Pope Francis has repeatedly condemned such practices, commenting in November 2021 to participants in the “Eradicating Child Labor, Building a Better Future” conference that “the way we relate to children, the extent to which we respect their innate human dignity and fundamental rights, expresses what kind of adults we are and want to be, and what kind of society we want to build.”

“Fayette has always had a zero-tolerance policy for minor labor in the workforce,” the company said in a released statement, “and we have continued to work diligently to ensure that something like this cannot occur.” Improved hiring protocols were cited, including the use of biometric technology.

Penalties must become more punitive

“These are major companies who have systemic and repeated circumstances in which they are employing children overnight to do extremely dangerous work,” observed Mary Graw Leary, a professor at The Catholic University of America Columbus School of Law who is currently a visiting professor at the University of Georgia School of Law.

“Perdue is reported to have annual sales of over $9 billion dollars. Why are they allowing child labor? Do they really need to do that with such profits? I do not think so,” she told OSV News. “They brag about how healthy their chickens are treated before they are slaughtered. It would be better if they focused on how healthy their workers are — and whether they are old enough to do these incredibly dangerous jobs.”

While companies the Labor Department investigates typically protest otherwise, “what is apparent in all these cases is this is an open secret: co-workers, supervisors, record keepers, school officials, payroll, other household members all must be aware that children are working the overnight shift in this capacity,” Graw Leary emphasized. “Yet, they look the other way.”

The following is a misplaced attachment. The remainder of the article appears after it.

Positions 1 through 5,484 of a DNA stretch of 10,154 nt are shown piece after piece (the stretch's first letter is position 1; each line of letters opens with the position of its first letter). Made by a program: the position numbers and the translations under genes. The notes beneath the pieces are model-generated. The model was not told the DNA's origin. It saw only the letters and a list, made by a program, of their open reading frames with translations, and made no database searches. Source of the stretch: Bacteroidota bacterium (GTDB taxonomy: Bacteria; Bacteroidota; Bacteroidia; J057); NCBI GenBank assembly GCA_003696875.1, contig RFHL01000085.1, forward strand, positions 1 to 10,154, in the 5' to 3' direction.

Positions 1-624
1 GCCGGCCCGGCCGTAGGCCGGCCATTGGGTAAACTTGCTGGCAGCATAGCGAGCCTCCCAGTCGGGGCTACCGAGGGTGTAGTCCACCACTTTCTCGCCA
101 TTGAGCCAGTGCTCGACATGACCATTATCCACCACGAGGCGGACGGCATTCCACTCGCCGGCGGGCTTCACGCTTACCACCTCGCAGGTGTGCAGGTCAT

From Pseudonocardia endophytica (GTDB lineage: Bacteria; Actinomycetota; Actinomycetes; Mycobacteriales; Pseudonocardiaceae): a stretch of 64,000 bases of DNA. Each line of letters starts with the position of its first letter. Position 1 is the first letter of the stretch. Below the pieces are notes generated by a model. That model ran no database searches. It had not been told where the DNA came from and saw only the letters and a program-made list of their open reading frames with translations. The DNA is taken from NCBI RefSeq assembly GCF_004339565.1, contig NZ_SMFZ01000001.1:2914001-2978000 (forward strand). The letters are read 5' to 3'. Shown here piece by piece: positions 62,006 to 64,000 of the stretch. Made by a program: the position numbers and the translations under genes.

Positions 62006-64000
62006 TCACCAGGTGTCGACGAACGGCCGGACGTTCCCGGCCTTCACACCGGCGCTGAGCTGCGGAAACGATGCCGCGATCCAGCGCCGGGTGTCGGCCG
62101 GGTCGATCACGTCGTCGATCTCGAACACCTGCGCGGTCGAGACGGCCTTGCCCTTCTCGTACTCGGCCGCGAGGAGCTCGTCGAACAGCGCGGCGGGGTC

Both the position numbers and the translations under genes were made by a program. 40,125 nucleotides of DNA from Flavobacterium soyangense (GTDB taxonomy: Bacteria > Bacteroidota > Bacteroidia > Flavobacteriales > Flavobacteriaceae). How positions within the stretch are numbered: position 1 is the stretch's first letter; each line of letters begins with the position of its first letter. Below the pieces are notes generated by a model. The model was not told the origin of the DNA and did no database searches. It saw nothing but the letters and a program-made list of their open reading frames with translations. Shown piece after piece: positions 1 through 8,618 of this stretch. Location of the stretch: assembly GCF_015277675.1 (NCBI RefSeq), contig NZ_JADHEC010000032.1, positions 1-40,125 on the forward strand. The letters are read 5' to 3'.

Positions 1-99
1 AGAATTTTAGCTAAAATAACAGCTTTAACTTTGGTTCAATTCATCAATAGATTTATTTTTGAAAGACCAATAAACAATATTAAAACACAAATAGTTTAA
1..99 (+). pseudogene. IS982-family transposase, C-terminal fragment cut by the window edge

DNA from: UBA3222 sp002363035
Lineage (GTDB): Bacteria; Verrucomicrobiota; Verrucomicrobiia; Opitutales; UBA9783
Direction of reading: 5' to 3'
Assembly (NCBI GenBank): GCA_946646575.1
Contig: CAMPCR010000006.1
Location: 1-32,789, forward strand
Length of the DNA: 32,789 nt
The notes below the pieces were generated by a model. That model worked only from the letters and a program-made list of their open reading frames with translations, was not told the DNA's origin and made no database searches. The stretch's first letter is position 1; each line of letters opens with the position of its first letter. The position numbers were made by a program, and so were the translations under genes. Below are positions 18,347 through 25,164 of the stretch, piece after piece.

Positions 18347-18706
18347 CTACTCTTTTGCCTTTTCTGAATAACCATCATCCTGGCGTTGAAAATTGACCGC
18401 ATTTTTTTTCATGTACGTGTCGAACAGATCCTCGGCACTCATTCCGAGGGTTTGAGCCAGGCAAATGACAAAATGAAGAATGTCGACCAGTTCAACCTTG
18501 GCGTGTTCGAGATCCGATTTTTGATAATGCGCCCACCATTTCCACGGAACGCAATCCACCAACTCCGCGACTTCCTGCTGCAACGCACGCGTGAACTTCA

Child labor violations won’t cease, Graw Leary said, until penalties become more punitive.

“These companies know this is going on and also know with their profit margins it is unnecessary and a dehumanization of children that is allowed to flourish, because these companies take advantage of this vulnerable population for their own profit,” she added. “That is called exploitation and is a reason why we need stronger criminal liability to address it.”

A necessary wake-up call

The Labor Department’s website notes, “Employers may be subject to a civil money penalty up to $11,000 for each employee who is the subject of a child labor violation. In addition, the FLSA permits an assessment of up to $50,000 for each violation that causes the death or serious injury of a minor and such assessments may be doubled, up to $100,000, when the violations are determined to be willful or repeated.”

“It is a sad commentary on the state of current labor relations in the United States that child labor has returned as one of the most pressing labor problems we are confronting today,” said Joseph McCartin, executive director of the Kalmanovitz Initiative for Labor and the Working Poor at Georgetown University. “One hundred years ago, Msgr. John A. Ryan helped lead the campaign that led to the Fair Labor Standards Act of 1938, which banned the employment of children under 18 in dangerous work, but we are nonetheless seeing the return of this practice in recent years.”

McCartin also told OSV News that children who have migrated to the U.S. are at the most risk.

“Immigrant children are the most likely to be exploited, and the companies most likely to exploit them are subcontractors like Fayette Janitorial Service, who are hired by large companies like Perdue Farms, who turn a blind eye to their illegal use of children,” McCartin commented. “That the government had to resort to seeking an injunction in this case is a sign of how out of control this exploitative practice is becoming.”

He said, “Hopefully this injunction will provide a wake-up call to firms like Fayette and to the large corporations that contract with such unethical firms, that they can no longer operate with impunity.”

Kimberley Heatherington

Kimberley Heatherington writes for OSV News from Virginia.